How Do You Identify a Good Piece of Business?

By Liz Uber Vice President of Revenue Management, Pillar Hotels & Resorts | October 02, 2016

Finding "good" business is not enough, by itself, to ensure the long-term success of a hotel. Instead, you must find good business to bring to your property that is also the "right" business for that particular location.

Although this might sound like a fairly simple task, identifying the right business for the right hotel can, in fact, be a complicated endeavor. It involves a thorough evaluation of each opportunity, along with many fluid components at the property, and the market in which it is located. These factors can include the operations of individual departments within a property, the ever-changing demand in a particular market, whether or not you operate multiple properties within that same market, and what other business mix your property typically generates - including special events. Additionally, a hotel must consider how its other revenue management strategies are adjusted to ensure that it is driving the best and highest revenue for what remains once the "right" business is secured.

As many of us have experienced this year, predicting demand and the impact on new supply in our markets has been very challenging. When analyzing a piece of business, it is important that all of the key managers are involved. Depending on your hotel structure, this might include the General Manager, Director of Sales, Sales Manager, Director of Revenue Management, Inventory Specialist, Food & Beverage Manager, Front Office Manager, and Reservations Manager. There should be a correlation between the size of the business proposed and how much involvement you have from your key managers in the approval process for that particular piece of business.

That said, I prefer a "more the merrier" approach, meaning that I find it useful to have as many people contributing when at all possible, to ensure that all the angles are considered. The key word here is "contributing". If everyone is not available, or if meaningful contributions cannot be made by someone representing a particular department, I would stick with a 3-person minimum. I have usually found success with a piece of business when I have ensured that at least three other people have "signed-off" on it.

The benefit of having more rather than fewer individuals involved is each member of the team has a different perspective and conclusion on just what a particular piece of business will bring. The Front Office Manager might remember the group from years past, and remind the team they had to hire additional security for the hotel. Someone else on the team might have had an experience in a different market with the same group, and remember that high-speed internet access was a hot button for the group so the sales team needs to ensure they point that out in the proposal. Each person brings a new viewpoint and looks at opportunities differently. This can certainly be extremely helpful when evaluating potential business opportunities.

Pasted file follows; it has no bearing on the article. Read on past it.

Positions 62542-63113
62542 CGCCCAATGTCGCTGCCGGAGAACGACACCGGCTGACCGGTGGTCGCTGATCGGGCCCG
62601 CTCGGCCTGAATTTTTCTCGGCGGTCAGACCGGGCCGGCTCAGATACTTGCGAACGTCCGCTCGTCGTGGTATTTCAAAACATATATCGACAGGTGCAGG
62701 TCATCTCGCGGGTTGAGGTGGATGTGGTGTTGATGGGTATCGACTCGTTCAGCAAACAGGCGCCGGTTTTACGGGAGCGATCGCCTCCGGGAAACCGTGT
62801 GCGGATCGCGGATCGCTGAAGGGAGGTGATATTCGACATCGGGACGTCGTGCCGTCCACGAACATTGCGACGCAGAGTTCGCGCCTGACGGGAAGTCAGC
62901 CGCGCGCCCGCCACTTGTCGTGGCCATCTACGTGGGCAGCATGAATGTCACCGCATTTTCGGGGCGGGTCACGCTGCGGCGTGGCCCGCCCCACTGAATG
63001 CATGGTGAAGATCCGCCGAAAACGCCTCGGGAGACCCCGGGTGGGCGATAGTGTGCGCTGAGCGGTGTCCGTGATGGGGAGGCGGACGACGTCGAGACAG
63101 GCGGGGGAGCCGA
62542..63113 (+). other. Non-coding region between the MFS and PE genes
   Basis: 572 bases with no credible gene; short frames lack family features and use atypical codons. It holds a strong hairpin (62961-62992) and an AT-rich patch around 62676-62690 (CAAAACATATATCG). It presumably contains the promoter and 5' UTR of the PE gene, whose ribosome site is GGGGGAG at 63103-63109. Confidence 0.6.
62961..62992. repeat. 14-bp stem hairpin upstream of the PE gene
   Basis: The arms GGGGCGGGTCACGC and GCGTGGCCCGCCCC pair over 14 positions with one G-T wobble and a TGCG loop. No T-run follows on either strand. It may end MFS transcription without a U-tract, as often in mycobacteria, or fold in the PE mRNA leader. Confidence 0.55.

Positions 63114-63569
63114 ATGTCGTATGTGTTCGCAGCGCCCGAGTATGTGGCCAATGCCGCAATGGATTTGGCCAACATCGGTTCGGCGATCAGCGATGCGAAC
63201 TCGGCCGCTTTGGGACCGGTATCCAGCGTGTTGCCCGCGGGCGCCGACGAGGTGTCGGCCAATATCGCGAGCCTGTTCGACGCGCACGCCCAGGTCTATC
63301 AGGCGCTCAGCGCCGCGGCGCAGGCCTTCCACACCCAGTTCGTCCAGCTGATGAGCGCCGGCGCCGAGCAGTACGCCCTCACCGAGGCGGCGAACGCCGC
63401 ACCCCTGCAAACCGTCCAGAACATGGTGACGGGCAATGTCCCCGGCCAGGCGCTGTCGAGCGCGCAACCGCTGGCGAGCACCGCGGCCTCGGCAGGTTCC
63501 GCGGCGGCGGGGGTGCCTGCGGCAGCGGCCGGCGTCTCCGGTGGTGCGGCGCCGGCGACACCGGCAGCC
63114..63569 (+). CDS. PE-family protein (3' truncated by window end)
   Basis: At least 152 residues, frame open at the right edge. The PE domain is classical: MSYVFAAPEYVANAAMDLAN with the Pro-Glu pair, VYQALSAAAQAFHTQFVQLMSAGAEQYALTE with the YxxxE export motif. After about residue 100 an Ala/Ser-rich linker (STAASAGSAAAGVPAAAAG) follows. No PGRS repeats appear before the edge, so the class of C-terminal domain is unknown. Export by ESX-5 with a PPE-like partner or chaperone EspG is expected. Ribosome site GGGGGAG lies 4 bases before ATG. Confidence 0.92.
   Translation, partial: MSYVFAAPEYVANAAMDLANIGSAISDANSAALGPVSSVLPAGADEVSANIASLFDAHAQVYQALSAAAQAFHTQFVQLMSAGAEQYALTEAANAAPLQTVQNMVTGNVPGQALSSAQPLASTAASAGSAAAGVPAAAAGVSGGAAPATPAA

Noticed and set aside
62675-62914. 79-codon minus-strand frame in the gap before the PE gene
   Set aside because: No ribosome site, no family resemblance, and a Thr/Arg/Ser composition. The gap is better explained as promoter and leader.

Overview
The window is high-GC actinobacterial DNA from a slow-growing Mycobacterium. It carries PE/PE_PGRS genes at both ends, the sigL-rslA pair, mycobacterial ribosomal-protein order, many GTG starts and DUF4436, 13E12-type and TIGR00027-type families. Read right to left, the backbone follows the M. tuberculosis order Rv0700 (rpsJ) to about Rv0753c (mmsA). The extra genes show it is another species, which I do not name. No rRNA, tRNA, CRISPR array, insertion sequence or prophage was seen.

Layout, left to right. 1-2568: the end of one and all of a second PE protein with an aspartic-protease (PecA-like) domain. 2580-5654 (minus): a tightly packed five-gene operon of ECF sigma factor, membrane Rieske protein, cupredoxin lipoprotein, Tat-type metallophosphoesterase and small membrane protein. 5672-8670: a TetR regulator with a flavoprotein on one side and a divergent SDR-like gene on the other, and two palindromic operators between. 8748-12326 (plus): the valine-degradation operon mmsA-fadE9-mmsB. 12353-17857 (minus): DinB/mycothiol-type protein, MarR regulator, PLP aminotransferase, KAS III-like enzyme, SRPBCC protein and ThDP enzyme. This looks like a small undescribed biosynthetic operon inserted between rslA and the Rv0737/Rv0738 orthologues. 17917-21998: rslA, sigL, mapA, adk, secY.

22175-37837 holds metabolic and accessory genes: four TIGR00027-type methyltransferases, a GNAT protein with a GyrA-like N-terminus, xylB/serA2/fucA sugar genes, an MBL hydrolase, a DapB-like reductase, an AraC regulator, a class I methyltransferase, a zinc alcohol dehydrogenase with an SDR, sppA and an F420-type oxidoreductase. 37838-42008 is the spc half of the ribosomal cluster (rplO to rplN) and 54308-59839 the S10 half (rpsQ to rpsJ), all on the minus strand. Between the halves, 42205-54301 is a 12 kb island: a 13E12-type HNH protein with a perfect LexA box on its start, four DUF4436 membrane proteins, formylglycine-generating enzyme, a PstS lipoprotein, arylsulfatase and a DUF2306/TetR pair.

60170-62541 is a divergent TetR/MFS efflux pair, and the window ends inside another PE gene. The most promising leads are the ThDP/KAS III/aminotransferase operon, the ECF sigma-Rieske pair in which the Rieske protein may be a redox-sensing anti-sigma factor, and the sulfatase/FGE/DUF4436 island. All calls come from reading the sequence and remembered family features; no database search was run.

As the hotel team analyzes new business, there are several factors that need to be considered. Some key factors are length of stay, actuals from the year prior over those same dates, current demand and changes year-over-year, number of rooms (there is such a thing as too many rooms), opportunity for additional business long-term, how reservations are being made, who is paying for the rooms, and what other lodging is being considered. All of these factors are critical to ensuring the piece of business that is booked does not turn out to be the wrong piece of business.

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Coming up in February 2019...

Social Media: Getting Personal

There Social media platforms have revolutionized the hotel industry. Popular sites such as Facebook, Twitter, Pinterest, Instagram, Snapchat, YouTube and Tumblr now account for 2.3 billion active users, and this phenomenon has forever transformed how businesses interact with consumers. Given that social media allows for two-way communication between businesses and consumers, the emphasis of any marketing strategy must be to positively and personally engage the customer, and there are innumerable ways to accomplish that goal. One popular strategy is to encourage hotel guests to create their own personal content - typically videos and photos -which can be shared via their personal social media networks, reaching a sizeable audience. In addition, geo-locational tags and brand hashtags can be embedded in such posts which allow them to be found via metadata searches, substantially enlarging their scope. Influencer marketing is another prevalent social media strategy. Some hotels are paying popular social media stars and bloggers to endorse their brand on social media platforms. These kinds of endorsements generally elicit a strong response because the influencers are perceived as being trustworthy by their followers, and because an influencer's followers are likely to share similar psychographic and demographic traits. Travel review sites have also become vitally important in reputation management. Travelers consistently use social media to express pleasure or frustration about their guest experiences, so it is essential that every review be attended to personally. Assuming the responsibility to address and correct customer service concerns quickly is a way to mitigate complaints and to build brand loyalty. Plus, whether reviews are favorable or unfavorable, they are a vital source of information to managers about a hotel's operational performance.  The February Hotel Business Review will document what some hotels are doing to effectively incorporate social media strategies into their businesses.